During the last quarter of 2020, UNI Affiliate FNV Media & Cultuur negotiated with the Dutch public broadcaster, NPO, minimum terms for self-employed persons. A new agreement entitled “The Fair Practice Code” came into force on 1 December 2020 and introduces a minimum fee paid that corresponds to 150% of the rates of the collective agreement for employees.
The minimum rate is based on the wage scales from the collective labour agreement. It takes into account holiday pay and a December benefit and makes it possible for self-employed persons to insure themselves for disability and pension.
A minimum rate, not a maximum!
The union underlines that the new agreement sets a minimum floor to ensure that clients with the public broadcasters will not issue an assignment with a rate lower than the established minimum. However, self-employed workers continue to negotiate higher individual rates. Other costs that such as travel costs, IT, material, and operating costs are not included in the minimum rate. A committee of trade union and employer representatives will monitor the implementation of the Fair Practice Code.
The new agreement is a steppingstone for FNV’s efforts to put an end to the low wage practice of broadcasters that is hitting freelancers. Many ‘freelancers’ have been working at too low a rate at the regional broadcasters. These conditions were not only forced on genuine freelancers but also on colleagues such as administrative staff who have been pushed into bogus-self-employment contracts. With this agreement, the FNV hopes that more media professionals will be employed by the broadcaster and that it will curb the practice of bogus self-employment in the public broadcasting sector.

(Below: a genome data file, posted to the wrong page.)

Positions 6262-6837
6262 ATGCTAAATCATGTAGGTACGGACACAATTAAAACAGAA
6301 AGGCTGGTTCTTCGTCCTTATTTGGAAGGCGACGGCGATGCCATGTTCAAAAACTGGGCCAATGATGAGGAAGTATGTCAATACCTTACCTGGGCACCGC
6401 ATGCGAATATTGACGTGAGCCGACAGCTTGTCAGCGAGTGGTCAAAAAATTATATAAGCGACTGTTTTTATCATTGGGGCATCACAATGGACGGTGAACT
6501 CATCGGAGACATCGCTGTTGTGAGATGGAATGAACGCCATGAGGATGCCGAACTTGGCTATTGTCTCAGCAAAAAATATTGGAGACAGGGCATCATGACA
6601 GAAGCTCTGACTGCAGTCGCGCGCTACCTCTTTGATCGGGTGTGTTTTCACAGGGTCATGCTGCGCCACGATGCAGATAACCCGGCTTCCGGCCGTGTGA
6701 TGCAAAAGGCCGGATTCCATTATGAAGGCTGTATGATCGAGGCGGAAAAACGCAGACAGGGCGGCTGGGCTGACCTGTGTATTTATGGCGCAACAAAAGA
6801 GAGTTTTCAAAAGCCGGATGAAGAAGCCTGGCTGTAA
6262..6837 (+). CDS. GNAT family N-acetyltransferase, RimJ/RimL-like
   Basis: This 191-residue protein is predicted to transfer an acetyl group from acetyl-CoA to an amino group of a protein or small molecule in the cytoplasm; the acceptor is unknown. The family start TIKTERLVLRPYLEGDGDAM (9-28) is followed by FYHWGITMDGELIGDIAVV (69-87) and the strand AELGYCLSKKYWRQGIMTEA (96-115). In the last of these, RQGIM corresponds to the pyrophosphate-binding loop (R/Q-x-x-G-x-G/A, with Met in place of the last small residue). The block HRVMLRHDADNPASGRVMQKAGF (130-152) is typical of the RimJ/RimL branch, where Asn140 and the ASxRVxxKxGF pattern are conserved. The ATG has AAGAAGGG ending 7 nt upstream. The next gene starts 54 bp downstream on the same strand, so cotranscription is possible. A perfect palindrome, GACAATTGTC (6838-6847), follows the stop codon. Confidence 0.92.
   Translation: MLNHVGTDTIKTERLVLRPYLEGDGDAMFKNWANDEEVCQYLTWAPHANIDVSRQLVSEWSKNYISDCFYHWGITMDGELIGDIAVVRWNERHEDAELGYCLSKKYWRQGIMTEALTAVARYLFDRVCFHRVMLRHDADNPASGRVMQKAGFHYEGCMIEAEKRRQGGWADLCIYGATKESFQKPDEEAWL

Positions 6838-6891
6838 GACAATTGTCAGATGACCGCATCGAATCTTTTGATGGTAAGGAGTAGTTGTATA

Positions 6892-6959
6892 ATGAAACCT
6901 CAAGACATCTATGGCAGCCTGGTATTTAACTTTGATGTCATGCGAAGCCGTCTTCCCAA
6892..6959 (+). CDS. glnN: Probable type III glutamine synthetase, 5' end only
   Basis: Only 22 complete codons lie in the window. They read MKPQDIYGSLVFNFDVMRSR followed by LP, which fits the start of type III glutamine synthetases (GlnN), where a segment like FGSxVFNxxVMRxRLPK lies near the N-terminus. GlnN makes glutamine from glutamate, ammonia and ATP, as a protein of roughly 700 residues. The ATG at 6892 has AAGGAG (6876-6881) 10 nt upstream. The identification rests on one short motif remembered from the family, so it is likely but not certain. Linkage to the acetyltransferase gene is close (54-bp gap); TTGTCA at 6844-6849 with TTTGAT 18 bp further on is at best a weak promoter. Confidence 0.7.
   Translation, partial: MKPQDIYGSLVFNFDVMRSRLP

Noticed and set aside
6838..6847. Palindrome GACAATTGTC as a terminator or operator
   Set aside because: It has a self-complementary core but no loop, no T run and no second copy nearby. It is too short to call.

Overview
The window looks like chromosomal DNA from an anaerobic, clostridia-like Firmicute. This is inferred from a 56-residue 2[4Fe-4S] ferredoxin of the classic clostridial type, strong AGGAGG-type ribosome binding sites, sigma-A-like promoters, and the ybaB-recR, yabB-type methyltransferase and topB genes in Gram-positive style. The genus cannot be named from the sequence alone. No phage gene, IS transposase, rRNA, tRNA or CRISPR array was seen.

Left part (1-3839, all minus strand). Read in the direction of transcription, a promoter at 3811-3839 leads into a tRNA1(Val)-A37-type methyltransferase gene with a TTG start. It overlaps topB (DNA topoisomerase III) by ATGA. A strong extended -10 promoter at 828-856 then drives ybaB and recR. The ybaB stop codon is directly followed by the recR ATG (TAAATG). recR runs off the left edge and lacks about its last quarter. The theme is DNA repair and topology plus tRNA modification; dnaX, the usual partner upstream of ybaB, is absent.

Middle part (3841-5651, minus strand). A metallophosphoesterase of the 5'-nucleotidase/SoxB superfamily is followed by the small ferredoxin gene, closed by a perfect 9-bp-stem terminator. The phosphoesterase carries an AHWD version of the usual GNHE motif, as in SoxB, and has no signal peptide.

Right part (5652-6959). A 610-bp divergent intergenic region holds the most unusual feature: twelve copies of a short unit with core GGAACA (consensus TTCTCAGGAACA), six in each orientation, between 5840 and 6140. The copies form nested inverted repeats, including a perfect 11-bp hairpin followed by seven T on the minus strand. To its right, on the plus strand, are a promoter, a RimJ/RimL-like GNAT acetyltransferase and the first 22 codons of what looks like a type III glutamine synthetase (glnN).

At the same time, FNV Media & Cultuur aims at increasing the share of permanent contracts at the public broadcasters. It is important to the union to put an end to a system where media workers are trapped in a chain of temporary contracts that may last for years. They feel less valued, live in constant uncertainty, have a more difficult career path, and face important negative impacts outside their working life due to their employment status such as being not eligible for a mortgage. This flex work culture also has a negative impact on the sustainability and quality of Dutch broadcasting as many your workers who are trained and skilled leave the industry for good. A recent poll by FNV on flex work revealed that four out of ten media workers are considering leaving the broadcasting sector because they cannot get a permanent contract.
For more information on the air Practice Code for self-employed in Dutch broadcasting sector go to: FNV Media & Cultuur